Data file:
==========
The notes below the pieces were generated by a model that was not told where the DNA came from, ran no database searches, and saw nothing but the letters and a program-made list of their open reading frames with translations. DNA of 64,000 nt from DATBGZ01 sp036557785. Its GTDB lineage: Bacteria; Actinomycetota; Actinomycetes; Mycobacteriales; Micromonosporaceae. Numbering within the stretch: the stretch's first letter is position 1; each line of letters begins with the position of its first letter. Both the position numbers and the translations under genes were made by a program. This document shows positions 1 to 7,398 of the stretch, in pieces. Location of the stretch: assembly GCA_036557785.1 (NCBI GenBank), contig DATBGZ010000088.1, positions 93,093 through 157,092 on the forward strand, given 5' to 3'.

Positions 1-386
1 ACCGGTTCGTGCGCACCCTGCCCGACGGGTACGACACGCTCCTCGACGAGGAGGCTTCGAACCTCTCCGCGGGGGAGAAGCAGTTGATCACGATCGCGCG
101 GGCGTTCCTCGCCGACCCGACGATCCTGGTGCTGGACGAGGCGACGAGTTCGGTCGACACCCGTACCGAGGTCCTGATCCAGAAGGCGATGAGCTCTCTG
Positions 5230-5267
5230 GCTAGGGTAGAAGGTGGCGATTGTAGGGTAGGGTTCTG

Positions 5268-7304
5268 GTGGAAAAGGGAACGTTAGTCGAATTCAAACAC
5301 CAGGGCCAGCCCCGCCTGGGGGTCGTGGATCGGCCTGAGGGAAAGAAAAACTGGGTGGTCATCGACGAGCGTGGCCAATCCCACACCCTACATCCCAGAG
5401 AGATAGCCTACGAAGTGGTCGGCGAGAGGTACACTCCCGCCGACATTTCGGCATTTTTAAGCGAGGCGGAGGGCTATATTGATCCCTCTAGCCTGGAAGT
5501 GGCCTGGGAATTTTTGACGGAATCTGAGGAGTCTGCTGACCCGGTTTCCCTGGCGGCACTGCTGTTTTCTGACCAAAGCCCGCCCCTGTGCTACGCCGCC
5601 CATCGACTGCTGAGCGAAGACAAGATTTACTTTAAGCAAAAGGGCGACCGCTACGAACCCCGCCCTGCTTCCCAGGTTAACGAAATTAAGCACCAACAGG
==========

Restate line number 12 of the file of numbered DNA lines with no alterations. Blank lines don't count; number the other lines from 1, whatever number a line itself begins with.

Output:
5601 CATCGACTGCTGAGCGAAGACAAGATTTACTTTAAGCAAAAGGGCGACCGCTACGAACCCCGCCCTGCTTCCCAGGTTAACGAAATTAAGCACCAACAGG